Unfortunately, no matter what positives this brush had, it was a greasy, oily brush, and no amount of washing seemed to extract the oiliness from it. I thought it would work best for applying foundation, but because the bristles were already sticking together, liquid foundation just made them stick together even more, so the finish was very, very streaky and I felt like a lot of product was wasted and trapped within the bristles.

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Wednesday, September 25th, 2013

Sephora Pro Angled Blush Brush (#49)
Sephora Pro Angled Blush Brush (#49)

Sephora Pro Angled Blush Brush (#49) ($32.00) is medium-large, rounded, angled brush. Sephora calls it a blush brush, but it could just easily apply bronzer, contouring colors, and so on. The brush head is 34mm in length, 35mm in width (at its widest point), and 20mm in thickness. It has a lightly pinched, metal ferrule and a total brush length of 8.25 inches or 21 centimeters. It works well for applying blush, bronzer, and contouring powders, which were the most frequent ways I used it. If you tend to apply your blush a bit lower and less on the apples, it’s quite nice to fit just along the cheek bone and then feathering the blush upwards over the bone (towards the apples). It also fits nicely into the hollows of the cheek, along the jaw line, and around the edges of the face for contouring. If you have a smaller face, it may be too thick, though.

It’s much denser and less fluffy than MAC 168 ($35). I picked up Hakuhodo J511 ($33) as an angled brush, but it’s significantly smaller–it is also fluffier (like the MAC 168); Hakuhodo has the J531/S106 ($87/$120), both of which are longer (45mm) but thinner (12.5mm)–note, I do not have either of those, but they were both slightly angled. There was also the B512 ($60), which has the same length but is only 10.5mm in thickness. Make Up For Ever #150 is significantly smaller, but it has a similar density–though it is thinner.

Sephora Pro Fan Brush (#65) ($27.00) is a large, fluffy fan brush. The brush head is 38mm in length, 70mm in width, and 7mm in thickness. It has a metal ferrule that’s pinched and overlays part of the base of the bristles. It has a total brush length of almost 8 inches or 20 centimeters. It’s a very fluffy, somewhat splayed brush. I wish it kept its shape just a bit more along the edges, but given the way I tend to apply using this, it doesn’t really impact the application. I typically use fan brushes for very light application of highlighters and blushes; if you’re working with an intensely pigmented blush that you only want a subtle look from, a fan brush (or stippling brush) works well. Fan brushes do the same for an overly frosted or too pigmented highlighter so you can get a glowing look without emphasizing pores. It can, of course, be used however you so desire and with a variety of powder products. It could be used with cream products, but I think it’s a little large so it doesn’t offer as much precision as I’d like when working with creams.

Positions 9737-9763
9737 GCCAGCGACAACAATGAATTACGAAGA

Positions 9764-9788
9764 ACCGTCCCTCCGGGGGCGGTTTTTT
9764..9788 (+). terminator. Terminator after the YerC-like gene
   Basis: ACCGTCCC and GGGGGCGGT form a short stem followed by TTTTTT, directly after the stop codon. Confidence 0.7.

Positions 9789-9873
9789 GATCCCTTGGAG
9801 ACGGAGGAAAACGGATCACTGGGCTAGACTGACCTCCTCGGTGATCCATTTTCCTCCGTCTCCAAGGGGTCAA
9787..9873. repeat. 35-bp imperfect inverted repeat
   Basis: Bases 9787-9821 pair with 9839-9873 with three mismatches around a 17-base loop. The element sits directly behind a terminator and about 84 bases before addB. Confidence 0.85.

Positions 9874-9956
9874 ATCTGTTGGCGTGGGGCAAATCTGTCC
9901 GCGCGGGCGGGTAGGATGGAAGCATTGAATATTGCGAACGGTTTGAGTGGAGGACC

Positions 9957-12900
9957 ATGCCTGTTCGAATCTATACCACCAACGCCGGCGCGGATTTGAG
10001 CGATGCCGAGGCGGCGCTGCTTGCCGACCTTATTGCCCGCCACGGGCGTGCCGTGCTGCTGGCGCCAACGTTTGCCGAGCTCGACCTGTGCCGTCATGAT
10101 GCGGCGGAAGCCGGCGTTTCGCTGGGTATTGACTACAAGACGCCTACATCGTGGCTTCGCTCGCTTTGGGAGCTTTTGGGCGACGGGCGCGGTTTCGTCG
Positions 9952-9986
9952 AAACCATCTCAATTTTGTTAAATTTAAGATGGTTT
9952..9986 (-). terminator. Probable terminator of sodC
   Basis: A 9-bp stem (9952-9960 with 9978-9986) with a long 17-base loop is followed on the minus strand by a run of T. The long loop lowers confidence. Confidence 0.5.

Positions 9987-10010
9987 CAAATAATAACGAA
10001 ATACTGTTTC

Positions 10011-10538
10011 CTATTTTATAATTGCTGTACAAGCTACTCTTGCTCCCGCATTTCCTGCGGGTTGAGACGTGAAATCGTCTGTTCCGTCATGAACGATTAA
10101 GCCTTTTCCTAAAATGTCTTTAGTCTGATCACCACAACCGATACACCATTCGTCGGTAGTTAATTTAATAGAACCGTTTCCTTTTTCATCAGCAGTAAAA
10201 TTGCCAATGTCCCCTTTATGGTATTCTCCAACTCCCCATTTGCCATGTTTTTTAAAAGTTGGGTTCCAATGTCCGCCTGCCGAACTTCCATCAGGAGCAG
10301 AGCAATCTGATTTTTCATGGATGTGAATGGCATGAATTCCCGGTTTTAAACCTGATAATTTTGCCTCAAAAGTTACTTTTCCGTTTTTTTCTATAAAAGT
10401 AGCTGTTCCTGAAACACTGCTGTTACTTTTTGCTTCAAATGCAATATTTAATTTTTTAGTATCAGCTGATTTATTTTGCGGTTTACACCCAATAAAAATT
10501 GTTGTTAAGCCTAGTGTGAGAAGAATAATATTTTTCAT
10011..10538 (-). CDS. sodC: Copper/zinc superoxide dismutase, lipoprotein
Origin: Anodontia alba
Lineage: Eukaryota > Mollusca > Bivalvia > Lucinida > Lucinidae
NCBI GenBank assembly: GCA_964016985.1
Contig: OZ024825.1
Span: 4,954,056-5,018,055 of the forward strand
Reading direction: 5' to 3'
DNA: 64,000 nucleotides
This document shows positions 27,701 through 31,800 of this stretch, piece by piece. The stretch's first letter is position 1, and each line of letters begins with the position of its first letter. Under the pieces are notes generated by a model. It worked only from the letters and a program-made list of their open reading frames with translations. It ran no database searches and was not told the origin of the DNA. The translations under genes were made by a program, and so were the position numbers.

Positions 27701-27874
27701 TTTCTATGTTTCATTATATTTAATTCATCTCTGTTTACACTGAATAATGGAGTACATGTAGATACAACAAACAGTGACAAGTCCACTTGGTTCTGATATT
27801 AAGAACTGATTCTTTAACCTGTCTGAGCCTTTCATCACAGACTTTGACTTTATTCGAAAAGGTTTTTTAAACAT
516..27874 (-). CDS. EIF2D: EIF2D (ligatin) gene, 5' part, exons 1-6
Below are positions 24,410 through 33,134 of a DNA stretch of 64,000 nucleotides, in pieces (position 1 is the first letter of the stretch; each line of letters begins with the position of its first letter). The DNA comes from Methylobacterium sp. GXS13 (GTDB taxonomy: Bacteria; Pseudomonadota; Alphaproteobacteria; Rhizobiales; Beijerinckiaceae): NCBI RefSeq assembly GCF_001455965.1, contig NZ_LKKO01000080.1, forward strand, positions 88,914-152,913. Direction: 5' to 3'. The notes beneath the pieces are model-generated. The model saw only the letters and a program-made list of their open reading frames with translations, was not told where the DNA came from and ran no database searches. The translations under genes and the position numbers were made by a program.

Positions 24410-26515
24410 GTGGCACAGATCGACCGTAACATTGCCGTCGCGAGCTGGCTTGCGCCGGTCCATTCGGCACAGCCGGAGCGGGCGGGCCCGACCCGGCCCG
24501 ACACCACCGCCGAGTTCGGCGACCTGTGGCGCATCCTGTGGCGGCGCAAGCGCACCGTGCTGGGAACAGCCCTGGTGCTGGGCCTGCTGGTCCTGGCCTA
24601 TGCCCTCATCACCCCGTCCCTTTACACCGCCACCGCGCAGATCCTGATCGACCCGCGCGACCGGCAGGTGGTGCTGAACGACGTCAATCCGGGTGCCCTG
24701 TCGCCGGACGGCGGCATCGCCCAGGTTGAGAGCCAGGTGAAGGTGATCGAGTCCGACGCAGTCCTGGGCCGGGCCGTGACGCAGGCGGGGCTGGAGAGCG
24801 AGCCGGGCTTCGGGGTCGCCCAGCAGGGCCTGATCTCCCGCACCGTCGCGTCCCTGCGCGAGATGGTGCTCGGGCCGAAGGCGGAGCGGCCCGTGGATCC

It is much wider and a bit thicker compared to MAC 184 ($24). Hakuhodo J4004 ($26) is more like MAC 184, so it is also narrower, and it is also a thinner, more feathery brush overall.  These two brushes are slightly softer, though, but I wouldn’t describe the Sephora brush as scratchy–just not as soft.

Also, one thing I noticed with Sephora’s Pro brushes is that they’re easily some of the longest-handled brushes relative to a variety of brands, from MAC to Make Up For Ever to NARS to Tom Ford.

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Pro Angled Blush Brush (#49)

If you tend to apply your blush a bit lower and less on the apples, it's quite nice to fit just along the cheek bone and then feathering the blush upwards over the bone (towards the apples). It also fits nicely into the hollows of the cheek, along the jaw line, and around the edges of the face for contouring. If you have a smaller face, it may be too thick, though.

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Pro Fan Brush (#65)

I typically use fan brushes for very light application of highlighters and blushes; if you're working with an intensely pigmented blush that you only want a subtle look from, a fan brush (or stippling brush) works well. Fan brushes do the same for an overly frosted or too pigmented highlighter so you can get a glowing look without emphasizing pores. It can, of course, be used however you so desire and with a variety of powder products. It could be used with cream products, but I think it's a little large so it doesn't offer as much precision as I'd like when working with creams.

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Monday, September 23rd, 2013

Make Up For Ever #242 Large Blender Brush Brush